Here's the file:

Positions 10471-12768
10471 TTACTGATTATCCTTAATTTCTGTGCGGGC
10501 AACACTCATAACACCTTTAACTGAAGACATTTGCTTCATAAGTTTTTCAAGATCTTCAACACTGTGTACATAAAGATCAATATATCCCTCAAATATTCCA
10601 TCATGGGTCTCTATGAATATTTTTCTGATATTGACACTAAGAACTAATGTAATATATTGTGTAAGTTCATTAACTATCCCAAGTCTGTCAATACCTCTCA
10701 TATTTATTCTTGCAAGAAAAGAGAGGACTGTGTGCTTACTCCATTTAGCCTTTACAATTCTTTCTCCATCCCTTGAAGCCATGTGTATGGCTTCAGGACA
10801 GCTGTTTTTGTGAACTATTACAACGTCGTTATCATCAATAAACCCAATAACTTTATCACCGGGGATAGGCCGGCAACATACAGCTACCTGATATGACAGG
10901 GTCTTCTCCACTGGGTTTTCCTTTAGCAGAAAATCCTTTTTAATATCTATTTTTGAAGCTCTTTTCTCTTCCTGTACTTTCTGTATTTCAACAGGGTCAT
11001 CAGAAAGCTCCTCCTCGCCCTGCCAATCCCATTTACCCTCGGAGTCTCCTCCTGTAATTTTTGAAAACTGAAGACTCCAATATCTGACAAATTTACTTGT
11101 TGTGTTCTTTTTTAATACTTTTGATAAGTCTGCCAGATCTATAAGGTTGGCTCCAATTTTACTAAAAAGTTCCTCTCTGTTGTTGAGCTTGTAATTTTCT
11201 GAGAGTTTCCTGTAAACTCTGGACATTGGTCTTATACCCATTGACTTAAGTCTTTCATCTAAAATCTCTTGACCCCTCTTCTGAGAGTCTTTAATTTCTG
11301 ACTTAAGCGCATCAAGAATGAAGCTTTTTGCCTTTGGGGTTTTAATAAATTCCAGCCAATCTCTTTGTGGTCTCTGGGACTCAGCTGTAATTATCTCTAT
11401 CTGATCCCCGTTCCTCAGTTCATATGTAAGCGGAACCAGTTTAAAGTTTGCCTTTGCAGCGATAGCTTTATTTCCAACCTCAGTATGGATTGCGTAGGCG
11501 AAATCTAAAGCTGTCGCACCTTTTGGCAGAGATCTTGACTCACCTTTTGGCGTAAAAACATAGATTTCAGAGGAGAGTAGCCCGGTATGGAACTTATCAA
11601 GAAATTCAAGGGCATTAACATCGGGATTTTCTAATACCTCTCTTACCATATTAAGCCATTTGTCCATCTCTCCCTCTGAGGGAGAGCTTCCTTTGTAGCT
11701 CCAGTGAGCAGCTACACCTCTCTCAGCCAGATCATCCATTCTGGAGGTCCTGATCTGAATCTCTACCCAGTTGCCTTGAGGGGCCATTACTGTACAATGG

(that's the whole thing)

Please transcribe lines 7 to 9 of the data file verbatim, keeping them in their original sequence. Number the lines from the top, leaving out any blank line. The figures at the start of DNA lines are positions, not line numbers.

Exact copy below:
10901 GTCTTCTCCACTGGGTTTTCCTTTAGCAGAAAATCCTTTTTAATATCTATTTTTGAAGCTCTTTTCTCTTCCTGTACTTTCTGTATTTCAACAGGGTCAT
11001 CAGAAAGCTCCTCCTCGCCCTGCCAATCCCATTTACCCTCGGAGTCTCCTCCTGTAATTTTTGAAAACTGAAGACTCCAATATCTGACAAATTTACTTGT
11101 TGTGTTCTTTTTTAATACTTTTGATAAGTCTGCCAGATCTATAAGGTTGGCTCCAATTTTACTAAAAAGTTCCTCTCTGTTGTTGAGCTTGTAATTTTCT